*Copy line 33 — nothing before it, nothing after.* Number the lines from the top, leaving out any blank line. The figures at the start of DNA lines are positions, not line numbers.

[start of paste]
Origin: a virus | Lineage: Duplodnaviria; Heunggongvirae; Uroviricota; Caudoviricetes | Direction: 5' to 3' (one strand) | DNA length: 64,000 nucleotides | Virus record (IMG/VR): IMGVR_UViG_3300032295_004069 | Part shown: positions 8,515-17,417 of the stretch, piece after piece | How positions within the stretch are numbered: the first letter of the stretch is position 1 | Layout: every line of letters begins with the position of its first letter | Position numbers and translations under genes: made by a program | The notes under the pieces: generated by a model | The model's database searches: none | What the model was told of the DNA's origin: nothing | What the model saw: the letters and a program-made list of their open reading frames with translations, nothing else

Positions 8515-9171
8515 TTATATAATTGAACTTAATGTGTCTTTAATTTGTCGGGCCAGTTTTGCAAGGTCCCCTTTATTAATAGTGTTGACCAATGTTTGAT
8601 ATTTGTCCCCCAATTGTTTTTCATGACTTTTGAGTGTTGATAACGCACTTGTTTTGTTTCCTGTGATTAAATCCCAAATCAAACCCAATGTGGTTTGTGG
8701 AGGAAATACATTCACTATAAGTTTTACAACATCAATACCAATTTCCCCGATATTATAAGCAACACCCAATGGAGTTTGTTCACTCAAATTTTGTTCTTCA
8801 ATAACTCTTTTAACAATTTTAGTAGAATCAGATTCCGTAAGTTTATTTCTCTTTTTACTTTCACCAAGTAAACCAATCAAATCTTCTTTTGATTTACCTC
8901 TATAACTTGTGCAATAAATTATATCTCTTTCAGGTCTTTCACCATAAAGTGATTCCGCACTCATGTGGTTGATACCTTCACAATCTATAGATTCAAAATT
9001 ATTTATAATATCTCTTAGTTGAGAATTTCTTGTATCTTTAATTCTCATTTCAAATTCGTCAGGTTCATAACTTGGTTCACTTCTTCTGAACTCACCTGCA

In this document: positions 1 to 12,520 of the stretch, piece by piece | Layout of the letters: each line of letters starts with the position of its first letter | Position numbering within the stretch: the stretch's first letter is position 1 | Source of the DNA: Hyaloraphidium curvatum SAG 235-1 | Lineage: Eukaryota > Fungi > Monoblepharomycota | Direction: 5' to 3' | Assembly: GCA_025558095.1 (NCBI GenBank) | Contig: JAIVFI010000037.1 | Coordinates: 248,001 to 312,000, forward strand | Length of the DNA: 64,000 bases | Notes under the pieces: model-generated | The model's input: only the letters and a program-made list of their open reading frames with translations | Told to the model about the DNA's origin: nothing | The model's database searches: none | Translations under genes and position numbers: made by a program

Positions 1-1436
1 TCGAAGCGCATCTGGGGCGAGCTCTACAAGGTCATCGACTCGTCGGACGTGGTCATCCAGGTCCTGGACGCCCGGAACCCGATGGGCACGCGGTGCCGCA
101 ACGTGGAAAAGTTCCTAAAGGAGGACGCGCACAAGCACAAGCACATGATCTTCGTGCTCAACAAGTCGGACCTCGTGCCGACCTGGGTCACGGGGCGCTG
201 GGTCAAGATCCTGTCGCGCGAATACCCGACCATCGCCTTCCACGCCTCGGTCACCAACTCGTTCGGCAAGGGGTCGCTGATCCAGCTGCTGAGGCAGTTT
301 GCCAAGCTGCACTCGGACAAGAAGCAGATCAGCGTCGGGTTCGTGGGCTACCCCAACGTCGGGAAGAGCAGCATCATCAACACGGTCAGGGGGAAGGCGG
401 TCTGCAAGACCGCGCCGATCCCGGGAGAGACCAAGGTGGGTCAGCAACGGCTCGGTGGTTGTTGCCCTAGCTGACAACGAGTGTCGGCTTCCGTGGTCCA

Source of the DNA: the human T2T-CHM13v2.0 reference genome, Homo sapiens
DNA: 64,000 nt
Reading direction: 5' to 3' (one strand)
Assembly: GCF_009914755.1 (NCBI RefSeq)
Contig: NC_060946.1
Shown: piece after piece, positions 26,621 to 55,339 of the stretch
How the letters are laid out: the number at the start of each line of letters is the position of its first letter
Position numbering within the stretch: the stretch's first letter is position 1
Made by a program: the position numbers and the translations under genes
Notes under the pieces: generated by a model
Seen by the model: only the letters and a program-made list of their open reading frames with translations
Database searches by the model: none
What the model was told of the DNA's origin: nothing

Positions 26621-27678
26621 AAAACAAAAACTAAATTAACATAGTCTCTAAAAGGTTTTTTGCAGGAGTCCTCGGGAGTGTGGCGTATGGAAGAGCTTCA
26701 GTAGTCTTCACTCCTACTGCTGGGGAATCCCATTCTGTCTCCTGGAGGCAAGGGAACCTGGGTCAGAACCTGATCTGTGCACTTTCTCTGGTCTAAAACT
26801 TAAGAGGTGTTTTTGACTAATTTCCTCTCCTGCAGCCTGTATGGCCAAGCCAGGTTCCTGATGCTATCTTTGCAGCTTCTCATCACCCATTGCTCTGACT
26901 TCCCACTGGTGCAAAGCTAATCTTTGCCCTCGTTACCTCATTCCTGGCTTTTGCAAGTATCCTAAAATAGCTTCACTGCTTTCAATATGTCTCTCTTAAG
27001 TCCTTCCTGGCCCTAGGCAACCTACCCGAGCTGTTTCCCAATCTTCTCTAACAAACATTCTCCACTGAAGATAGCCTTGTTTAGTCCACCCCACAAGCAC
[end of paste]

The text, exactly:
26901 TCCCACTGGTGCAAAGCTAATCTTTGCCCTCGTTACCTCATTCCTGGCTTTTGCAAGTATCCTAAAATAGCTTCACTGCTTTCAATATGTCTCTCTTAAG